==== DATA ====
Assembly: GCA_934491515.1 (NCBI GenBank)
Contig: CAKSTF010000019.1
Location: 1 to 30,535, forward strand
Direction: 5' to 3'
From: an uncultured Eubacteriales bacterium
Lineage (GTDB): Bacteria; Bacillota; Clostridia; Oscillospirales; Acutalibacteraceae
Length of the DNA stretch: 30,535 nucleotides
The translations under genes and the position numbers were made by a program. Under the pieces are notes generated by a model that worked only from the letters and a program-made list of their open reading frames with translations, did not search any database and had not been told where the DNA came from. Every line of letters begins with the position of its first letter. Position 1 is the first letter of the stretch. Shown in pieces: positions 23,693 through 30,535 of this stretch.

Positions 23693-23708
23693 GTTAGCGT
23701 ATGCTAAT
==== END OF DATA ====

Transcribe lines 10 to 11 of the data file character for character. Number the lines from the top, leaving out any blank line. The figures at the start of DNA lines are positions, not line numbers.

23693 GTTAGCGT
23701 ATGCTAAT